“Ogden,” I hear Samuelson blurt from over my shoulder. I try to make it look like my eyes are down looking at my keyboard. I’m really staring at his Italian shoes whose brand name I can’t pronounce. The stitching weaves along the top and around the toe like baroque poetry. Those shoes’ click was at the top of the food chain here, or damn well near its alpha-predator stature. I try not to look at my pair of Stacey Adams, which I had to skip a student loan payment to afford. Even then they’re a whole year out of season. I hope no one else pays attention to these details like I do.

“Hey,” Samuelson points to my shoes. “Wearing those while the snow’s all melting and gross out there? That’s a great plan. Let the dirt mess up those dinosaurs. Am I right?”

I keep my Stacey Adams in my desk drawer and I wear a pair of cross-trainers while I trek through the melting snow. When people ask me about my shoes, I tell them I’m heading to the gym. I haven’t worked out in years.

“That’s right my man,” I instinctively reply, smiling like I just got some joke at some other poor schmuck’s expense. I react this way a lot. Sometimes I don’t even hear what a guy like Samuelson says. I look for the cue, see his smile, hear his laugh, and I just join in, hoping I disguise how terrified I am every time he stops by my desk.

“Anyways, Ogden, a bunch of us are going for tapas at this whisky place a few blocks from here after work, care to join?”

Samuelson always invites me to these things. I always decline. Where the fuck do these guys get the money for these fucking things? I’m terrified to find out what their monthly tapas expense is on their budget. I don’t know if he always asks me because he genuinely likes me or if he likes humiliating me every time I have to turn him down. I try to make up excuses, but he knows where he is on the ladder, and he knows where I am.

I brush the crumbs from my peanut butter sandwich onto the floor without losing eye contact. The more I look at him, the less likely he’ll notice the mess from the last bit of food left in my house.

“No can do my man,” I keep smiling. “The wife at home,” I’m not married and live in a basement apartment, “Wants me to look after the kids,” I don’t have kids, “While my mom takes her out,” my mom’s been dead for ten years, “To show her the family cottage just a bit out of town,” I’ve never left the city.

“No worries, Ogden,” Samuelson raises his arm and it takes me a second to realize he’s looking for a high five. “Maybe next time, my man.” Samuelson walks down the hall, and I watch as he meets with another guy at the same level of the food chain as he is. They high five and laugh. Samuelson looks back for a second, still laughing. The two click off together.

I don’t pick up my phone for the rest of the day. I don’t want to talk to anyone. I spent my whole life being told that as long as I go to college, I’ll find a great job, a rewarding career, and I’ll be able to make something of myself. What the fuck have I become? How the fuck did I wind up here?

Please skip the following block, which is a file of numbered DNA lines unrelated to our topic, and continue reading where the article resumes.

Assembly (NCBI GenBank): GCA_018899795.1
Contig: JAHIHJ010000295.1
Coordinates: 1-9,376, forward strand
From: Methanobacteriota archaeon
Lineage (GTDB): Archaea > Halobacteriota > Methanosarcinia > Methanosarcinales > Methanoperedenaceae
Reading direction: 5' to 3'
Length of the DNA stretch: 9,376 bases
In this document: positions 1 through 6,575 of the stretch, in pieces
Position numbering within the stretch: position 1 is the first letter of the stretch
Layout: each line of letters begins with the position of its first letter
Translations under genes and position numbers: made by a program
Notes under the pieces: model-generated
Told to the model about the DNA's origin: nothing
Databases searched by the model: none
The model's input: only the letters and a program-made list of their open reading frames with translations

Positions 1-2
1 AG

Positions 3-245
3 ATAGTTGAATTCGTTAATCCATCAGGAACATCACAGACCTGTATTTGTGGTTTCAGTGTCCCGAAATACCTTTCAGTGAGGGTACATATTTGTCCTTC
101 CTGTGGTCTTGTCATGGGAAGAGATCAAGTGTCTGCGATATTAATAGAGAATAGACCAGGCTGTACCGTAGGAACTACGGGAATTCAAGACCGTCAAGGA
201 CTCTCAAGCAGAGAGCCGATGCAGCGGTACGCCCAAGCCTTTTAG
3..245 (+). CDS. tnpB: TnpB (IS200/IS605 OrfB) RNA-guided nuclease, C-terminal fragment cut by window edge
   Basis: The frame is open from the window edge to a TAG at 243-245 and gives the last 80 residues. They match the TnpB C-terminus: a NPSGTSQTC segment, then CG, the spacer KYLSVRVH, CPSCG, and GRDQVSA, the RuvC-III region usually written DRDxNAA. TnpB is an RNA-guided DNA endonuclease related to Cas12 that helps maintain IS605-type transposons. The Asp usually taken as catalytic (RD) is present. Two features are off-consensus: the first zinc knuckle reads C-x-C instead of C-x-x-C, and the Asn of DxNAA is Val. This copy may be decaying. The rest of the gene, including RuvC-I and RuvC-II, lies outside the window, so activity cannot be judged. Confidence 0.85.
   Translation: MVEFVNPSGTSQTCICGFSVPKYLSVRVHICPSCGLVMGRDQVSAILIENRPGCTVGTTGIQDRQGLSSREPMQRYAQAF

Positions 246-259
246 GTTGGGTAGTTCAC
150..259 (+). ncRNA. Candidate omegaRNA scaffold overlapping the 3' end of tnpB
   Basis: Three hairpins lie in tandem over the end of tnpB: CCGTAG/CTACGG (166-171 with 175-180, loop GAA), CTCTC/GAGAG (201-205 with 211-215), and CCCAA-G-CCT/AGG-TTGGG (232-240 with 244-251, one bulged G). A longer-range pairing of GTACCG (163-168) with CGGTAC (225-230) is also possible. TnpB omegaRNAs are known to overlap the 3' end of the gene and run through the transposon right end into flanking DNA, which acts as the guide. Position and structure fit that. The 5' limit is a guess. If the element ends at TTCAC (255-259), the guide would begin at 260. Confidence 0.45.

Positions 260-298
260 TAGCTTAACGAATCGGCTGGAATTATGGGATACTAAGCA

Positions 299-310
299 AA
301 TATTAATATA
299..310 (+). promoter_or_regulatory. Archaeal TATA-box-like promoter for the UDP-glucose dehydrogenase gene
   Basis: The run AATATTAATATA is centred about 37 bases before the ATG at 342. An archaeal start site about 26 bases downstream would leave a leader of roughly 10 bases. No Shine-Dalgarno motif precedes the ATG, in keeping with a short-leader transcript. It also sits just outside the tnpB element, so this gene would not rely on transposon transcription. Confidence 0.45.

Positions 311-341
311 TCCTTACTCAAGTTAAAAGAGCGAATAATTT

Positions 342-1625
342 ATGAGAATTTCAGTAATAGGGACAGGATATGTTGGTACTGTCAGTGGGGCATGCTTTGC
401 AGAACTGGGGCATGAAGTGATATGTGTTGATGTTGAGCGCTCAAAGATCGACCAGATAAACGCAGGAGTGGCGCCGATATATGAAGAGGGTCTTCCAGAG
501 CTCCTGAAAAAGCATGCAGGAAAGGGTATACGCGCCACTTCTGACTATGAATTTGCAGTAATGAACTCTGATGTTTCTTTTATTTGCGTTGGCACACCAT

I watched my father grow through the company he worked for. He was with them for nearly forty years. Every year he had another raise. Every few years, another promotion. I wasn’t even out of elementary school when he got his first managerial position, along with the fat salary that came with it. He worked his way up, found success, retired easy, and is now remarried and living the easy life. His new wife is young enough to have babysat me while she was in high school.

“What a fucking prick,” I hear from behind me. I look back and see Adams. We started here at the same time. I have no idea what he does. I don’t think he knows what I do. I barely know what I do. “Did he ask you about tapas after work too? I don’t know if it’s managerial charity work or if he gets some sort of kick out of watching us turn him down, but I wish that motherfucker would shut the fuck up already. You know, he thinks he’s fucking charming. He thinks everyone likes him and looks up to him because of his position. You know how he got that job?” Adams wraps his hands around in a circle and starts jabbing at himself back and forth making choking noises. “World class cocksucker. Guaranteed.”

“Come on, man, how can you know that?”

“Did you know that motherfucker is two years older than we are? Did you know he joined this company six months before we did? Did you know he doesn’t even have a degree? He’s either sucking cock, or he got raped as a kid by the biggest shareholder and getting hush money.”

Adams had a strange point. He must do something with staff records. How else would he know this? He could also be making this stuff up. Either way, it’s entertaining.

“Hush money or not, he’s still higher on the caste system and we have to take his shit,” I look down at Adams’ shoes. He’s wearing cross-trainers. No shame. You have to admire that kind of conviction in a person. “What do you got going on once we punch out?”

Adams shrugs. “I don’t know man. Cheap beer and online porn probably. Why? You wanna watch?”

“Fuck no,” I reply. “But while we’re on the topic of cheap beer, maybe gather a few of the other dredges here and have a game of poker or something. My place?”